WASHINGTON – For all those SUV owners weary of paying $70 to fill up, there could be good news on the way: Some in Congress are discussing seriously the idea of bailing you out through a program of government “feebates.”
The idea is simple: Trade in your truck for a fuel-sipping hybrid or ethanol-burning model, and you would get a tax rebate. But buy another gas guzzler, and would you pay extra tax as a penalty – on top of $3-per-gallon gas.
Sen. Gordon Smith, R-Ore., an advocate of raising fuel-economy standards, floated the idea during a hearing on Capitol Hill this week. He suggested that such a program could steer car owners toward more-efficient models – and bridge the ideological divide between advocates of conservation and greater production.
“I have noticed that there are two schools of thought,” Smith said. “One is all carrot, and the other is all club.”
Smith made his comments as the Senate Commerce Committee debated how to raise fuel-economy standards for the nation’s automobile fleet. Known by the acronym CAFE – for Corporate Average Fuel Economy – the standards were set in 1975. The top goal of 27.5 miles per gallon has remained unchanged since 1990.
The feebate idea offered by Smith has been bouncing around think tanks for years. But with gas prices now near record highs and the potential for more instability in the oil-producing nations of the Middle East, it has commanded new attention.
The idea was featured in a 2004 report entitled “Winning the Oil Endgame” from the Rocky Mountain Institute in Snowmass, Colo. The report concludes that the United States could achieve oil independence by 2025 largely by creating incentives to reward companies that develop energy-saving products, including cars.
The report urges decision makers to view feebates as a method for increasing consumer choices, not limiting them. For example, a schedule of feebates could be developed for each class of cars, giving manufacturers incentive to develop better SUVs rather than focusing only on smaller, lighter cars.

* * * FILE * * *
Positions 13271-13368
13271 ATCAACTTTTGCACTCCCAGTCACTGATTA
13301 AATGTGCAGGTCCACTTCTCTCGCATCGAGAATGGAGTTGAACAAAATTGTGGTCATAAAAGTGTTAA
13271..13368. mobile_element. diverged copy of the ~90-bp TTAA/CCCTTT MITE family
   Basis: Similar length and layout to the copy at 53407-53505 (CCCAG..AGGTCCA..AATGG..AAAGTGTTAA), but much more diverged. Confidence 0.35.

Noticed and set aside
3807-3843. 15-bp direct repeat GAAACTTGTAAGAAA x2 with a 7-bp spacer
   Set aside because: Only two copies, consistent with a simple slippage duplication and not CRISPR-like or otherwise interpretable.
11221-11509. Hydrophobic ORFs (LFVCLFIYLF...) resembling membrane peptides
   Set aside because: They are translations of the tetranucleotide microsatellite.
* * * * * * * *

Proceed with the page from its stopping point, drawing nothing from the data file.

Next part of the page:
“(T)his new pattern of demand pulls superefficient but uncompromised vehicles from the drawing board into the showroom,” the report concludes.
The feebate idea has been the subject of intense scrutiny in Canada, which is searching for ways to reduce greenhouse gas emissions to meet its obligations under the Kyoto climate-change treaty. But the reviews there have been mixed.
Objections, raised mostly by auto manufacturers, include the possibility that feebates could backfire – that is, encourage people to hold on to inefficient cars with outdated technology.
But a recent government report on energy-saving incentives included a long list of societal benefits in addition to gas savings. Reduced emissions would reduce the cost of treating respiratory and cardiovascular diseases, and investment in new technologies could help create new jobs, it said.
“There is no contradiction between promoting long-term carbon emission reductions and pursuing Canada’s other key societal objectives,” the National Round Table on the Environment and the Economy said in the August 2005 report.
Back in Washington, however, the debate over fuel-economy standards appeared to stall over disagreement between the legislative and executive branches.
At a congressional hearing Tuesday, Transportation Secretary Norm Mineta asked Congress for authority to create new standards based on a sliding scale for different classes and sizes of cars. If Congress didn’t like the system the administration created, it always could pass legislation demanding change, he said.
“I see no reason why that cannot be done because Congress still has the oversight responsibility,” Mineta said.
But Smith was among those who raised concerns about ceding too much authority to unelected bureaucrats.
“The problem we have is what the next administration will do with it,” Smith said. “Will it be arbitrarily undertaken to do something that is devastating to the auto industry, devastating to safety, all in the name of fuel efficiency?”
JM END BARNETT
(Jim Barnett can be contacted at jim.barnett(at)newhouse.com)